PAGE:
“I showed them how to wire a menorah with flashing lights,” says Dovid.  “They saw that it was the same chip that can do anything, it’s just a function of how you wire it and write the code.  Robotics have become very inexpensive and kids can do just about anything they want with them.”

One of the reasons robotics has become so much more approachable is that knowing how to write code from scratch isn’t really necessary since so much code is available and free for the taking.  Teitelbaum has his young charges working with existing blocks of open source code, manipulating a few lines here and there to produce the desired results but he appreciates that much like not every child is a musician or a star athlete, not every child is cut out for robotics.

“It has to be the kind of kid who enjoys building and computers,” explains Dovid.  “In the beginning of the class you could see that the kids all wanted to be there, but not all of them felt that way at the end and there were a few kids who never picked up their completed projects. I could tell that for certain kids, what we were discussing was a little above their level.”

Dovid got positive feedback from multiple students while classes were ongoing, telling him that the robotics class was the highlight of their week. Equally enthusiastic messages from parents proclaimed their sons were engaged, excited, and learning, which was music to Teitelbaum’s ears.  But best of all was the notion that not only does the robotics club provide him with an opportunity to indulge in a fun hobby and tinker to his heart’s content, but it also gives him the ability to continue learning and updating his own skills.

“I ask the kids all the time, what ideas do you have?” says Dovid.  “Everything is becoming easier and easier to build, with a growing community of people helping out and making it cheaper and simpler to do.”

The coronavirus outbreak had Dovid shutting down his classes this past spring, but he looks forward to doing more clubs, for more ages.  He would love to do robotics with high schoolers but appreciates that for boys at least, the day just isn’t long enough, with many coming home far too late at night from yeshivah to take on any optional activities. He has also had requests to do girls’ clubs, which hasn’t happened yet, although he has done small robotics projects at Lev Bais Yaakov during a special Friday class that met 10 times this past year.

“It was a lot of fun but it was hard to build a project like that,” says Dovid.  “This is basically STEM, which is something that everyone is talking about.  I try to explain to my students how this can help them in life and how many jobs involve some type of robotics which are a very big part of our future.”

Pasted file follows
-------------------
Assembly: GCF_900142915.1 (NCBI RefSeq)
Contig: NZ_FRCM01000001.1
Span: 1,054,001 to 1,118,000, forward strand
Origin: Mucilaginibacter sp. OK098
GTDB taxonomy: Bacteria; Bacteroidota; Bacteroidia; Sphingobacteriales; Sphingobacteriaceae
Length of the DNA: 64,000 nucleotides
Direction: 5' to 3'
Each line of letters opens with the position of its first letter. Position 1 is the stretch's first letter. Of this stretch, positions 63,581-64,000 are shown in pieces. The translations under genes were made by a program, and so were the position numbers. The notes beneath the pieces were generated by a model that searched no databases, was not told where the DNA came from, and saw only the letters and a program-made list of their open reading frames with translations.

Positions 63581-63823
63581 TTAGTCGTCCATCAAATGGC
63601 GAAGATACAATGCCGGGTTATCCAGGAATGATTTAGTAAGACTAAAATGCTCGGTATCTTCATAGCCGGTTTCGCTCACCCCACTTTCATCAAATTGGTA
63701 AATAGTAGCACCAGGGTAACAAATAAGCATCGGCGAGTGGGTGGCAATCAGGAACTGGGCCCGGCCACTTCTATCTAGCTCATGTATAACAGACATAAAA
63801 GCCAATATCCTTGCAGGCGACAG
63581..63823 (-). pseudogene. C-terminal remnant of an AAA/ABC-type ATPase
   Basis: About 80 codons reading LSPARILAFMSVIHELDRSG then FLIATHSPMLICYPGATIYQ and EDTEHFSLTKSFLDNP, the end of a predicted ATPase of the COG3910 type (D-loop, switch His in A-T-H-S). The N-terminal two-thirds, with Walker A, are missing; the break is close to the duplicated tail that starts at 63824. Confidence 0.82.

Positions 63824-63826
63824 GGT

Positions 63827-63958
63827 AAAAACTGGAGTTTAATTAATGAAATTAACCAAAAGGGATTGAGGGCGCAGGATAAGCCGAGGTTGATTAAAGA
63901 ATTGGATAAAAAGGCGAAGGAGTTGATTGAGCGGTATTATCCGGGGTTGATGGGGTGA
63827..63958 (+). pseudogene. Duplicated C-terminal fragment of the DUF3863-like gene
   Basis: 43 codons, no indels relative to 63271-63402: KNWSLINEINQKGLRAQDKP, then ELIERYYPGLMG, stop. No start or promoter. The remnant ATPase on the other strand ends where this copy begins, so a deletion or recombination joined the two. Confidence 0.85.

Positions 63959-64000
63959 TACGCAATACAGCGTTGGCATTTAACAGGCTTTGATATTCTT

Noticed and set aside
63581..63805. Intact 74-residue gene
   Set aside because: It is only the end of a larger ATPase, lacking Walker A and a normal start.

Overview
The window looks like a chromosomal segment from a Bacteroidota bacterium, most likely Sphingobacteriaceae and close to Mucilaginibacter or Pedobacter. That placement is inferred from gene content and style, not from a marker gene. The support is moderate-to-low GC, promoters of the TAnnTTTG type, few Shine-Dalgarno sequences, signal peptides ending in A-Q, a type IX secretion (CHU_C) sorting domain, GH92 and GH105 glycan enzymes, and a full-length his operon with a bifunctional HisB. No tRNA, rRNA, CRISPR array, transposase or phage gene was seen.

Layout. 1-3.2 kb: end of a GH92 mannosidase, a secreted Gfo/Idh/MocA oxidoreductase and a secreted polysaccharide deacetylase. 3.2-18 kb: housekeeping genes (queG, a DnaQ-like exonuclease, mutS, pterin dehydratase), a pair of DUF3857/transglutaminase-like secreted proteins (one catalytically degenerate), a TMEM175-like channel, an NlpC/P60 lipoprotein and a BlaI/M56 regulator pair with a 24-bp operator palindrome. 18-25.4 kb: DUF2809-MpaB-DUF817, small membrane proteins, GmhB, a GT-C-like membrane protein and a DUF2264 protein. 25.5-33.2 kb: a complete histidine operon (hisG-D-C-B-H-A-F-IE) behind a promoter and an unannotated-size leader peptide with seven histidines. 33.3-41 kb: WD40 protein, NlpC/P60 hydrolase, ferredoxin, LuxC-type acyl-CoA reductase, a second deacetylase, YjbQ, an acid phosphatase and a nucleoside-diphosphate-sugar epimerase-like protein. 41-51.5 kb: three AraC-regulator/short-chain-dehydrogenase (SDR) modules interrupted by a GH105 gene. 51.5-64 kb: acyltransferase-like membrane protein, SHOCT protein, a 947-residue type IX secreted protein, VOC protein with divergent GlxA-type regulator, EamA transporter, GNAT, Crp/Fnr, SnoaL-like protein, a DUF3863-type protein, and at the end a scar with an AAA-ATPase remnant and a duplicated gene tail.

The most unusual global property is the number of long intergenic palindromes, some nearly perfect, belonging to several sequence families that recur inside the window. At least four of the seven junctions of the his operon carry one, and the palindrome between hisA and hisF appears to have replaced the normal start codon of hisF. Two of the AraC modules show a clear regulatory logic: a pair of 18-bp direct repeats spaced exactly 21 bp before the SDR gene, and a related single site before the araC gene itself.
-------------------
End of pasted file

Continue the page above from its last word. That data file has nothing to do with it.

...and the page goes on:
A STEM Grows in Brooklyn?

Teitelbaum is a big believer in STEM, something he tries to incorporate as much as possible into his science classes at Torah Temimah and Lev Bais Yaakov.  He isn’t afraid to say that he would have no problem eliminating one of the four main areas of secular study in favor of STEM and noted that it is understandable that most of today’s science and math teachers haven’t really had the opportunity to acquire the skills they need to teach this particular area of study.

“There is so much material and it is constantly changing and like all new things, it has to be done right,” observes Dovid.  “How often does it happen that schools get 3D printers and they just sit?  A lot of money can sometimes be invested in these kinds of materials, which is pointless without knowing how to use them properly.”

Teitelbaum is already teaching STEM in Lev Bais Yaakov, with the regular science teacher still present in the class and learning along with the students.  Despite his passion for the subject, he recognizes that not every child will thrive in a STEM class.

“This isn’t necessarily for everyone so its important not to push kids who don’t have a thing for it,” says Dovid. “Instead, it makes more sense to teach it to the ones that do and who enjoy it.”

Having dabbled so much in the world of technology and seeing its rapid evolution from his childhood until today, Dovid is a firm believer that the uses and applications for STEM will continue to explode.  It doesn’t even seem far fetched to say that while today Dovid’s smart home is unique, one day everyone will have one.

“There are so many ideas,” noted Teitelbaum. “It’s literally endless.” 

Get Your Kids Excited About STEM 

Piquing your children’s interest in STEM may seem like an uphill battle, but it doesn’t have to be. Kids don’t want to be burdened with extra schoolwork, so highlight the fun and practical sides of STEM.

  • Cooking – Kids won’t even notice how much math and science is involved as they measure, mix, boil, and bake – especially when they get to eat the finished product. 
  • Music – Math is actually a big part of music. Kids can learn about the relationships between notes, chord intervals, and more while they enjoy their favorite song.
  • Shopping – Budgeting, addition, subtraction, and percentage are all part of shopping.  Add coupons into the mix and let them figure out unit prices to determine which item is actually the best buy.
  • Problem solving – Whether you enlist your child to read a new gadget’s manual to teach you how to use it, build an Ikea desk, or set up your new printer, breaking tasks down into steps is what coding is all about. It’s a great skill to acquire.

Sandy Eller is a freelance writer who writes for numerous websites, newspapers, magazines and private clients.  She can be contacted at sandyeller1@gmail.com.

Other author's posts
Leave a Reply
Stay With Us